Argumentative Essay On Drug War

1518 Words 7 Pages
The Drug War is commonly known as America’s fight against the use and distribution of drugs. The most common amongst those drugs includes marijuana, methamphetamines, and cocaine. The war on drugs affects Americans in many different aspects, which include U.S. domestic policy, socio-economic effects, and public support or opposition to the war. As the drug war’s economic and social affects force us to question our political system, the ongoing disagreement of whether the war on drugs should continue or not remains. When it comes to U.S domestic policy, the U.S. has a long history of implementing laws or consequences among those who are arrested for drug use. The first drug law was passed in San Francisco in 1875, which banned the smoking …show more content…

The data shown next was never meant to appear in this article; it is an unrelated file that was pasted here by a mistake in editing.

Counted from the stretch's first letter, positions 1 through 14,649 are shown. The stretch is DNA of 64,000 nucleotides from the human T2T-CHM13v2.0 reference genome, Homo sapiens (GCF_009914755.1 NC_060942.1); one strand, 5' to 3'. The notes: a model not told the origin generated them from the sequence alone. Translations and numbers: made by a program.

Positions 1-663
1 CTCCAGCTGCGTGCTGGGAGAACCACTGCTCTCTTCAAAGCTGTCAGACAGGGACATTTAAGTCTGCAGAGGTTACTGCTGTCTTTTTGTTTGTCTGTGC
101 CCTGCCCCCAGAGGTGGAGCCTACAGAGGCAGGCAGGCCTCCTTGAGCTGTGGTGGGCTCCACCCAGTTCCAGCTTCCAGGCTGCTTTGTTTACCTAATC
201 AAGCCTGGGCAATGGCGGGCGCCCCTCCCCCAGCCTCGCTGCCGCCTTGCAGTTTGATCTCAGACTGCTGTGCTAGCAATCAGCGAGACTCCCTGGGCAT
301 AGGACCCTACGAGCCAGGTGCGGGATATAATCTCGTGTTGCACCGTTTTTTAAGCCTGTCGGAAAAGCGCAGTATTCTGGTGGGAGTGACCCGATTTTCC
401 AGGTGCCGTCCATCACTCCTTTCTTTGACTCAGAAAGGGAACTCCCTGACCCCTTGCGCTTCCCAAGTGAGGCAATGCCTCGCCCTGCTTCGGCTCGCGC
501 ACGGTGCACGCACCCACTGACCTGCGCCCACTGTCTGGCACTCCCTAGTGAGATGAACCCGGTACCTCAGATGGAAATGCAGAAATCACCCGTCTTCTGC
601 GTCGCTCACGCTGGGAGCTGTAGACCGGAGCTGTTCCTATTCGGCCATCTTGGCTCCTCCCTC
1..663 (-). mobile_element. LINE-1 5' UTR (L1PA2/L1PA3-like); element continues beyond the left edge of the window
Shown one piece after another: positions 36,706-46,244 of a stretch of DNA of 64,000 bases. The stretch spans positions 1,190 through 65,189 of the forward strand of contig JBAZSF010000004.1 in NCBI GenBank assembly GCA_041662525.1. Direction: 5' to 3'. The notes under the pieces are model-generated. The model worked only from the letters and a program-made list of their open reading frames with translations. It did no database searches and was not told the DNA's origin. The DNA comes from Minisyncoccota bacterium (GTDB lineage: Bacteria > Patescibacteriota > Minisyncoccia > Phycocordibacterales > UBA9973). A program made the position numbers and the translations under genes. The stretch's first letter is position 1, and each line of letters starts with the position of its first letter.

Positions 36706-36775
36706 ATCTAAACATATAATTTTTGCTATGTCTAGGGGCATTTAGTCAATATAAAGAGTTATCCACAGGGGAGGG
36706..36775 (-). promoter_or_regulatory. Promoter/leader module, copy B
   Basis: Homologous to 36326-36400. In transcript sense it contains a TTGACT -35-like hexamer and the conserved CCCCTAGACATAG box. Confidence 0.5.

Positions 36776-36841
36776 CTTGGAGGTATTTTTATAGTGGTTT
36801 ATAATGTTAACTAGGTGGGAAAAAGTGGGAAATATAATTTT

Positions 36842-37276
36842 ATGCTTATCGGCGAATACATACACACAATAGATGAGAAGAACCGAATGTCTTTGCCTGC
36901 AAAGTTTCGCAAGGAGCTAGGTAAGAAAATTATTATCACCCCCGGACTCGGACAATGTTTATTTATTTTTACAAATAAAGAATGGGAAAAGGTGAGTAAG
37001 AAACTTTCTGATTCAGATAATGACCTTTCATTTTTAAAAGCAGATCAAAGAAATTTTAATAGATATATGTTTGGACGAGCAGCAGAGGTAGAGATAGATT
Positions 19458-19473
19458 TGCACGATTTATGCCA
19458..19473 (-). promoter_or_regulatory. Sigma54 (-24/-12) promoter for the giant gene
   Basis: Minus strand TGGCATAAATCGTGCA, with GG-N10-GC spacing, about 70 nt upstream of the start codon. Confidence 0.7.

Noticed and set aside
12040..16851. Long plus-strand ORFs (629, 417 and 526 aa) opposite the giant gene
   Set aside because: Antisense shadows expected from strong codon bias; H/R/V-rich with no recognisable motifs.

domestic policy weighs in on drug control, the socio-economic effects of the drug war arise. As mentioned before, one of the major effects of the drug war includes the consequences in which are brought upon by conviction of drug offenses. These consequences consist of the denial of certain benefits to those who are convicted and the creation of a criminal record, which often makes employment difficult and causes former detainees to reoffend. This creates the cycle of a permanent lower class of those who have few educational or employment opportunities due to drug convictions, which in turn have resulted from attempts to earn a living in spite of having no education or employment opportunities. “They’re not living wage jobs, they’re not stable; they’re here today, gone tomorrow. Some of them are borderline illegal,” frets JoAnne Page, president and CEO of Fortune Society, which helps formerly incarcerated people find work and housing, among other things. She also said that “These are high casualty, low security ways of surviving” (WRIGHT). Another socio-economic effect of the drug war is its cost to taxpayers. Billions of dollars will continue to be spent each year towards the drug war, even after empirical evidence has shown that highly-funded law enforcement and prohibition strategies have failed to reduce drug use, availability, and distribution. “In support of the 2013 National Drug Control Strategy, the President requests $25.4 billi-on in Fiscal Year 2014 to reduce drug use and its consequences in the United States” (www.whitehouse.gov). Not only have billions of tax dollars been wasted, but drug war spending has also resulted in the defunding of other imperative services. Money directed towards drug prohibition and enforcement has meant less funding for more serious crime and has left essential education, health, social service, and public safety programs struggling to operate on meager funding. “California, for instance, spent $9.6 billion on

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